Why does rust documentation say slices are read-only?

While reading the Vec documentation, I came across the following statement.

A Vec can be mutable. On the other hand, slices are read-only objects.

In Rust, it’s more common to pass slices as arguments rather than vectors when you just want to provide read access.

However slices and Vec can both be mutable as shown in the following example (From slice documentation)

let mut x = [1, 2, 3];
let x = &mut x[..]; // Take a full slice of `x`.
x[1] = 7;
assert_eq!(x, &[1, 7, 3]);

Can someone please help me understand the statement from the Vec documentation.

Thanks in advance.

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I think the meaning was that you can't add or remove elements from a slice, but you can with a Vec. When it comes to mutating the elements themself however they are equivalent. The documentation is pretty misunderstandable though.


"Slices are immutable" is not a great way to put it. Just like any other type, slices aren't inherently mutable or immutable.

If you take a mutable reference to a slice, you can mutate its elements. If you take a shared reference to a slice, you may or may not be able to mutate its elements (depending on whether the elements themselves contain interior mutability).

I agree that it probably wanted to express that the length of a slice can't be changed, but the phrasing is certainly ambiguous at best, misleading/incorrect at worst.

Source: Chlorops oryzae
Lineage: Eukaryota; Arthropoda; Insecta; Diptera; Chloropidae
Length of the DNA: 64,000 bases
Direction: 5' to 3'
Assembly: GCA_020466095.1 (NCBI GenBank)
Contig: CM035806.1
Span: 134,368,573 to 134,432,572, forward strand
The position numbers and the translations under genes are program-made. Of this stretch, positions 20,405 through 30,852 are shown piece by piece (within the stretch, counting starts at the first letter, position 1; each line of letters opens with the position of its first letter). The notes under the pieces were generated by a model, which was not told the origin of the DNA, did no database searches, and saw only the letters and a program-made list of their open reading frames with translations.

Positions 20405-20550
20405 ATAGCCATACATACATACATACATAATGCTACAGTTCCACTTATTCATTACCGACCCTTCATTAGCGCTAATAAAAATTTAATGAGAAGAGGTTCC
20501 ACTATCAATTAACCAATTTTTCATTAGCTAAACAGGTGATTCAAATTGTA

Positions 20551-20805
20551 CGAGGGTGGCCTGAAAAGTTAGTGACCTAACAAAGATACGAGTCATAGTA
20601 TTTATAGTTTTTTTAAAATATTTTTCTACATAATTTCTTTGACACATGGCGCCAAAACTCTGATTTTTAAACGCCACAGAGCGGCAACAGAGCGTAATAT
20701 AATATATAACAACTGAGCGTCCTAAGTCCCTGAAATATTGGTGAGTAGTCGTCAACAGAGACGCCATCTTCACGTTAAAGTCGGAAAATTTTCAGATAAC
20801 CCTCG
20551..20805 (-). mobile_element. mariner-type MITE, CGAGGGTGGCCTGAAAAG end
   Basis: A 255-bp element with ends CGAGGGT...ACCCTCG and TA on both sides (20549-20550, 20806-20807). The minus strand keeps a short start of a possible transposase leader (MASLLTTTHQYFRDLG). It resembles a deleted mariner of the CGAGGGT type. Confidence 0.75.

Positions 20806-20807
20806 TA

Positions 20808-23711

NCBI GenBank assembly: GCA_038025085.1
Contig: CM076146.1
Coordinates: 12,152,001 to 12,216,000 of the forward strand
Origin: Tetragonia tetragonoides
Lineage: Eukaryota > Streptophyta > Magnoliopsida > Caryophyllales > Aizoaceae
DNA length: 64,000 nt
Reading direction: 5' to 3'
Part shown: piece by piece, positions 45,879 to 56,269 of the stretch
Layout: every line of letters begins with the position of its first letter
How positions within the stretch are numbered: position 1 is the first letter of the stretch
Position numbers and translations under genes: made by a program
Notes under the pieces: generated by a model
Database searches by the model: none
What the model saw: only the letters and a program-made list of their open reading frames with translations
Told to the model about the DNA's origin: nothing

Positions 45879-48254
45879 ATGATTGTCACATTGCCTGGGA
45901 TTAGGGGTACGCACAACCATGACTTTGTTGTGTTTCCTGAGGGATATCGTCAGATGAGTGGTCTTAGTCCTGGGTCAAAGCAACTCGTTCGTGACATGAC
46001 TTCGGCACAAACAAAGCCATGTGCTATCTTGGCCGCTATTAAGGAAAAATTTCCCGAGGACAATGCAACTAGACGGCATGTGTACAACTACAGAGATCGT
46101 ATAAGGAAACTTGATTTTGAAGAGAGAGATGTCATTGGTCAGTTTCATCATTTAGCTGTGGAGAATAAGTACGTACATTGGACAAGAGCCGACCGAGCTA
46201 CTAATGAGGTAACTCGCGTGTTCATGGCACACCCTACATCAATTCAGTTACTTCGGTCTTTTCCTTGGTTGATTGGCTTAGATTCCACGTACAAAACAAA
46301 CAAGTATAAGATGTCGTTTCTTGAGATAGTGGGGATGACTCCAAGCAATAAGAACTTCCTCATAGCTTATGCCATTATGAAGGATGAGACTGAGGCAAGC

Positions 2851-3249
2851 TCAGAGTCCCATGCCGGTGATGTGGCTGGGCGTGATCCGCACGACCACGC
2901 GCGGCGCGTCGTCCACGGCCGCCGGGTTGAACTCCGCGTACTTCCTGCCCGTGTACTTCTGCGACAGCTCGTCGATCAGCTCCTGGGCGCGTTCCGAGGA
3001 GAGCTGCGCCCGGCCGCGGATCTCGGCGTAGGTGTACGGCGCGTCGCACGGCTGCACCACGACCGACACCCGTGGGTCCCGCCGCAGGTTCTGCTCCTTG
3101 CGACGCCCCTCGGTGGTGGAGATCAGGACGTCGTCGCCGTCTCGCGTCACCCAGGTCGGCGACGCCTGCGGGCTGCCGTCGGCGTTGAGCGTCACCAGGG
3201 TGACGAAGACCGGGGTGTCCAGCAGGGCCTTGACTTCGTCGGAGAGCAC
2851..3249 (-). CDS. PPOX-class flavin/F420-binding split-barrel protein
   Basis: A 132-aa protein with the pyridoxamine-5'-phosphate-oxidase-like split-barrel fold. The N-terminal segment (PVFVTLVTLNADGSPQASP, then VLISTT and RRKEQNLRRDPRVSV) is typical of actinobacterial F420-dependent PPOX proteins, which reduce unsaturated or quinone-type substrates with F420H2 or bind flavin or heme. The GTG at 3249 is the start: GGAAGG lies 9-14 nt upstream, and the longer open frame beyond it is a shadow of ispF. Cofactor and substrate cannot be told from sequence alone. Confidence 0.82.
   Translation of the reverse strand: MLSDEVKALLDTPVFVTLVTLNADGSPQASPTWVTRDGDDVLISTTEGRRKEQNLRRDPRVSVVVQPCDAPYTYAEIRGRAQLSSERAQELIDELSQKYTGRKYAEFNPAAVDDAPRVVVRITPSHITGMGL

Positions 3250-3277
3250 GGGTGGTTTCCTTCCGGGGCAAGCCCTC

This is one case where the official documentation (and most other places) use pretty sloppy terminology. "Slice" is used for all of

  • [T] which is unsized
  • &[T] which is a shared (T may or may not have or contain shared mutability, but you can't replace any element itself say)
  • &mut [T] which is exclusive (each element can be replaced or mutated)

And with &[T] or &mut [T], the reference-to-slice may itself be mutable (so you can make it point to a different slice). For example consider this implementation of Read for &[u8], where the shared slice (Self: &[u8]) is shortened when bytes are read.

The documentation on that page should definitely be improved.


Now you're getting into the philosophical problem of whether an e.g. i32 is "actually" mutable or just replaceable, but that's eventually a "no true Scotsman" argument that nobody wins.

Easier to talk about whether a "place" (result of an expression) is mutable, perhaps, rather than a type.

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